Ginger: Can it reduce nausea caused by chemotherapy? in 2022

Ginger: Can it reduce nausea caused by chemotherapy?
Ginger: Can it reduce nausea caused by chemotherapy?

Ginger may help reduce nausea caused by chemotherapy. This is a common saying in our current society; But is it real information or just a rumor?! Let's find out.

One of the most annoying side effects of cancer treatment is the nausea and vomiting associated with receiving chemotherapy. Not only does it make a person feel bad, but it can also lead to dehydration, which leads to hospitalization.

Although there are very useful medical drugs in reducing these symptoms. However, in some cases, alternative therapies have been shown to be helpful in reducing or preventing many of the symptoms associated with cancer treatment. But does ginger help reduce nausea caused by chemotherapy?

If so, what is your favorite type of ginger? And should ginger be used alone or in combination with traditional remedies used to reduce nausea?

*** Benefits of ginger for health

Ginger has had many health benefits for thousands of years. It has long been used in China as a medical practice to reduce feelings of nausea. Ginger was also used by the ancient Greeks to prevent nausea after eating a feast or fatty foods. Indeed, recent studies suggest that it may positively help people with chemotherapy-induced nausea.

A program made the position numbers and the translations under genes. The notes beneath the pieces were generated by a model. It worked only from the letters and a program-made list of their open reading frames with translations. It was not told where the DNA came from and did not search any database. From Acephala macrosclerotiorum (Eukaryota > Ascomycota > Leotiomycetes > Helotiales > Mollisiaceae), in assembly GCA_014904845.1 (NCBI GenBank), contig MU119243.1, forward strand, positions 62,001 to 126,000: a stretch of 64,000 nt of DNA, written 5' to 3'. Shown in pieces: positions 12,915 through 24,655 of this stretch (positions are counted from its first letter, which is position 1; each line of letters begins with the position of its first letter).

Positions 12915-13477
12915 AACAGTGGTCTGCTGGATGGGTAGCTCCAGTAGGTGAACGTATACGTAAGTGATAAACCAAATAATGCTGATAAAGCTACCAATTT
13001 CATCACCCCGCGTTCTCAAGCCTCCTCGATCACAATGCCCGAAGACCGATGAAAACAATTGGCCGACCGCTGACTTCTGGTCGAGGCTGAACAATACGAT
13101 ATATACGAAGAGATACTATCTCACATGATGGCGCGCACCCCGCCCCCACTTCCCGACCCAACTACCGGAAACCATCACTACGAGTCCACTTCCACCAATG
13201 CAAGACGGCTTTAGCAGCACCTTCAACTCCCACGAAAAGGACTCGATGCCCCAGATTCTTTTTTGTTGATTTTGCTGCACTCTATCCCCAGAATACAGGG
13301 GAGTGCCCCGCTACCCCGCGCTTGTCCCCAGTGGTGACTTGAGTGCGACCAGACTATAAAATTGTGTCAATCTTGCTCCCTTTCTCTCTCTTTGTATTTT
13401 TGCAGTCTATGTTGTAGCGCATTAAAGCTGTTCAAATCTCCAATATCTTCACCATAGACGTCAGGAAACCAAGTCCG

Ginger (Zingiber officinale) is an ingredient derived from the root of the ginger plant. It can be eaten or used as a food or beverage or as a seasoning to add to your favorite foods.

***Ginger and chemotherapy that cause nausea

Nausea causes an upset stomach that may or may not cause vomiting. It is a common side effect of chemotherapy drugs. Chemotherapy works by attacking any abnormal, fast-growing cells in the body. Cancer cells divide rapidly, so do cancer cells in the hair follicles that cause hair loss, and in the bone marrow that cause anemia and low white blood cell count, in addition to cancer cells in the digestive system that cause nausea.

Some chemotherapy drugs are more likely to cause nausea than others, however all experts differ when it comes to how much nausea this type of treatment causes. Although the treatment of chemotherapy-induced nausea has been very successful in the past decades, it is estimated that at least 70 percent of patients still experience some degree of nausea during and after chemotherapy.

***Ginger and nausea